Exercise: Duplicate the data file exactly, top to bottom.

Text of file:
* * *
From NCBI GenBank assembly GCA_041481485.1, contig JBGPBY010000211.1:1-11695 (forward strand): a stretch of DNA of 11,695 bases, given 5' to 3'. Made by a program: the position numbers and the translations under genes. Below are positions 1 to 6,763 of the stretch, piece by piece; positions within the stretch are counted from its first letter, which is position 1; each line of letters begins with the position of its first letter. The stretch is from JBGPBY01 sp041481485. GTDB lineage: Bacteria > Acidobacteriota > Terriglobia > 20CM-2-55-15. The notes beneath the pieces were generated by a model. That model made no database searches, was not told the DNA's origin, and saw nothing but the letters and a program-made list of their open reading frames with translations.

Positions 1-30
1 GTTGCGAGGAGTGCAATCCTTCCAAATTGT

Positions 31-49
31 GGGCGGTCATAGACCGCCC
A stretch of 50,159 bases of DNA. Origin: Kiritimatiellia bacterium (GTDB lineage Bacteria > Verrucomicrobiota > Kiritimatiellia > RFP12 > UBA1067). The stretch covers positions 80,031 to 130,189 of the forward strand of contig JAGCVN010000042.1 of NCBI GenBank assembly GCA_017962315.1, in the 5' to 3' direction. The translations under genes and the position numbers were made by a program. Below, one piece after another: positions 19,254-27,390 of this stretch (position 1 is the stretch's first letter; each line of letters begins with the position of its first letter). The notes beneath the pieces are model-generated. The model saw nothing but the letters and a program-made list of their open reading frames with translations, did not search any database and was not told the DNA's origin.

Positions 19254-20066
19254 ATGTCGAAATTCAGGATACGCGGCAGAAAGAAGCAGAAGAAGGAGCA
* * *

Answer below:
From NCBI GenBank assembly GCA_041481485.1, contig JBGPBY010000211.1:1-11695 (forward strand): a stretch of DNA of 11,695 bases, given 5' to 3'. Made by a program: the position numbers and the translations under genes. Below are positions 1 to 6,763 of the stretch, piece by piece; positions within the stretch are counted from its first letter, which is position 1; each line of letters begins with the position of its first letter. The stretch is from JBGPBY01 sp041481485. GTDB lineage: Bacteria > Acidobacteriota > Terriglobia > 20CM-2-55-15. The notes beneath the pieces were generated by a model. That model made no database searches, was not told the DNA's origin, and saw nothing but the letters and a program-made list of their open reading frames with translations.

Positions 1-30
1 GTTGCGAGGAGTGCAATCCTTCCAAATTGT

Positions 31-49
31 GGGCGGTCATAGACCGCCC
A stretch of 50,159 bases of DNA. Origin: Kiritimatiellia bacterium (GTDB lineage Bacteria > Verrucomicrobiota > Kiritimatiellia > RFP12 > UBA1067). The stretch covers positions 80,031 to 130,189 of the forward strand of contig JAGCVN010000042.1 of NCBI GenBank assembly GCA_017962315.1, in the 5' to 3' direction. The translations under genes and the position numbers were made by a program. Below, one piece after another: positions 19,254-27,390 of this stretch (position 1 is the stretch's first letter; each line of letters begins with the position of its first letter). The notes beneath the pieces are model-generated. The model saw nothing but the letters and a program-made list of their open reading frames with translations, did not search any database and was not told the DNA's origin.

Positions 19254-20066
19254 ATGTCGAAATTCAGGATACGCGGCAGAAAGAAGCAGAAGAAGGAGCA